asked the Secretary of State for Economic Affairs by what percentage wages have risen since the sign ing of the Declaration of Intent on prices and incomes; and by how much it was estimated they would rise, during the same period, before the declaration was signed.
I apologise to you, Mr. Speaker, to the House, and to the hon. Member, for the delay.
From December, 1964, until February, 1968, the Ministry of Labour weekly wage rate index rose by 17·3 per cent., and the hourly wage rate index—which reflects changes in the standard working week—rose by 21·4 per cent.
No estimate of wage movements covering this period was made at the time of the Declaration of Intent.
I thought that the Government believed in planning. Is the right hon. Gentleman saying that he brought in the Declaration of Intent without having made any plans for the growth of incomes during the next three years?
I did not bring in the Declaration of Intent, but I think the hon. Gentleman will be aware that it was the first step in the evolution of a prices and incomes policy, and that it was what its title suggests, a declaration of intent.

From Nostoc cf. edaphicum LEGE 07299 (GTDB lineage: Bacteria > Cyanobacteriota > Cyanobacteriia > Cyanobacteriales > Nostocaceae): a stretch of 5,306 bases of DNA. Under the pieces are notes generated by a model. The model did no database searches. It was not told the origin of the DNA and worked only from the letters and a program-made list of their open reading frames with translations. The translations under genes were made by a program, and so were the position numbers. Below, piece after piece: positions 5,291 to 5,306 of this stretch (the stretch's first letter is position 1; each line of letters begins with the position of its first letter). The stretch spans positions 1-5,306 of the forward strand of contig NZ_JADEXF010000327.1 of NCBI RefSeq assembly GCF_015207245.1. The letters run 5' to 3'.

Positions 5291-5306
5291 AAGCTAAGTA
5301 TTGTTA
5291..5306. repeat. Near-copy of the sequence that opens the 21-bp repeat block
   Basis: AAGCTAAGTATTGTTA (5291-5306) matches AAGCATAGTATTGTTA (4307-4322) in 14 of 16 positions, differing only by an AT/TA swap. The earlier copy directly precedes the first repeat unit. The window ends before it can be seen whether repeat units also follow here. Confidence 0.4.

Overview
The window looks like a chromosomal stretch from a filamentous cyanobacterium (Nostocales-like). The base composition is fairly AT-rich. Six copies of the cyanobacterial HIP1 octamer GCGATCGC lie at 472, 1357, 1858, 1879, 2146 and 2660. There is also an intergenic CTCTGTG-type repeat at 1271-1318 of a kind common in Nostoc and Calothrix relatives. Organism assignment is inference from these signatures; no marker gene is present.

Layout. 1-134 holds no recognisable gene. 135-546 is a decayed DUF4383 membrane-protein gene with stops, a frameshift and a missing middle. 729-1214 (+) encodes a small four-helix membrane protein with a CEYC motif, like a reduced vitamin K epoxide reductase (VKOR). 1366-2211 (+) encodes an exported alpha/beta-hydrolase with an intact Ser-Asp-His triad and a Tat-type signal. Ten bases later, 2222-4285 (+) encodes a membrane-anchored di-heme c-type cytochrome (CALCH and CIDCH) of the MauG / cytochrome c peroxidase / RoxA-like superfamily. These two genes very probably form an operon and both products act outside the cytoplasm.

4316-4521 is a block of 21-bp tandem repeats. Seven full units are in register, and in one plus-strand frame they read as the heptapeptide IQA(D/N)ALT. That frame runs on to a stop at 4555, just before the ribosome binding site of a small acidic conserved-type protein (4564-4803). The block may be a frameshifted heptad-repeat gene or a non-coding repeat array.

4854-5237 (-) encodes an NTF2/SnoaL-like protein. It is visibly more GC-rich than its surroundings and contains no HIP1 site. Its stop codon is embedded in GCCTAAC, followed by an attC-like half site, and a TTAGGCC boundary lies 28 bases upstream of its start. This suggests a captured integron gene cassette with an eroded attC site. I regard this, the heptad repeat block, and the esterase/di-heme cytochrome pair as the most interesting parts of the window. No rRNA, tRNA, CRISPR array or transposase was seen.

Would not my right hon. Friend agree that the increase in money wages in Britain since 1964 has been one of the lowest in any West European country? Would he also confirm that the rate of increase in unearned incomes in this country since 1961 has been among the highest?
I am not sure about the answer to the second part of my hon. Friend's question about unearned incomes, but if he puts down a Question I shall try to deal with it. As regards increases in earnings, I think that the increase in Britain during this period is not out of line with increases in incomes in comparable European countries. Where we have fallen behind is in the increase in output which should go with it.
Is the right hon. Gentleman aware that if he takes that long to find Answers to Questions we shall need injury time added on? Can he say why the original object of the Government's policy, which was to keep incomes in line with increases in real output, has been changed to merely keeping increases in incomes at a somewhat slower rate than the increase in the cost of living, which is what the White Paper now does?